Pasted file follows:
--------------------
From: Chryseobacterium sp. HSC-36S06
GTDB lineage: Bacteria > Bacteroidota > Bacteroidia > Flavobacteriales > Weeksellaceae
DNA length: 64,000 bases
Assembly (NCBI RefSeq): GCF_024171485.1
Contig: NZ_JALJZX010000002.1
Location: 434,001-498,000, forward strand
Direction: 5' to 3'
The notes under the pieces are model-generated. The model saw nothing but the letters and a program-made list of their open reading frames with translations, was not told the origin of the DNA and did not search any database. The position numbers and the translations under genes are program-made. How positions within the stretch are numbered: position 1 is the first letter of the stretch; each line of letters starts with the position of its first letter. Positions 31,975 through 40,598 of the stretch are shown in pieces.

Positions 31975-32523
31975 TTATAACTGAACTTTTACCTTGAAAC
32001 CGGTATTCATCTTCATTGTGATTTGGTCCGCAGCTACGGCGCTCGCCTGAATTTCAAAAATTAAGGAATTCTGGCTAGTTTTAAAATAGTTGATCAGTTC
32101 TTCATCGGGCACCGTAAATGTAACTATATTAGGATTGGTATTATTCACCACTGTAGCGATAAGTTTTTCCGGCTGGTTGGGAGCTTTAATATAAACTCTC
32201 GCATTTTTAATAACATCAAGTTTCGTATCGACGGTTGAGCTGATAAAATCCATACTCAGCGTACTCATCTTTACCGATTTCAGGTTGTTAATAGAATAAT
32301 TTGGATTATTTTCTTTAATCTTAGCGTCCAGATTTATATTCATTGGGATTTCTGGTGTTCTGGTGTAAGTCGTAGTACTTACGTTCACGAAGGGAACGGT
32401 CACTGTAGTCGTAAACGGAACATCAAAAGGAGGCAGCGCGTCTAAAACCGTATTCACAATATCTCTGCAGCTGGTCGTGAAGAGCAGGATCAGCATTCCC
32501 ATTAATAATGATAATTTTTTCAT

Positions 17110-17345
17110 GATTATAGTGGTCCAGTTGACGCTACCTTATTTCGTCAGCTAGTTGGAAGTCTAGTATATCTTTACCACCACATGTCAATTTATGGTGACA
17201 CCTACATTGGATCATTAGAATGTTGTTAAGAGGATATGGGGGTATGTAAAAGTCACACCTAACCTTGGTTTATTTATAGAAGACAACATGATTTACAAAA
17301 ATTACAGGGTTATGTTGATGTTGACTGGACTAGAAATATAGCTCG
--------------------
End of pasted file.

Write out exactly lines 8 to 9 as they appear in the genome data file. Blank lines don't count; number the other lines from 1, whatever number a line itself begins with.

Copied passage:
The notes under the pieces are model-generated. The model saw nothing but the letters and a program-made list of their open reading frames with translations, was not told the origin of the DNA and did not search any database. The position numbers and the translations under genes are program-made. How positions within the stretch are numbered: position 1 is the first letter of the stretch; each line of letters starts with the position of its first letter. Positions 31,975 through 40,598 of the stretch are shown in pieces.

Positions 31975-32523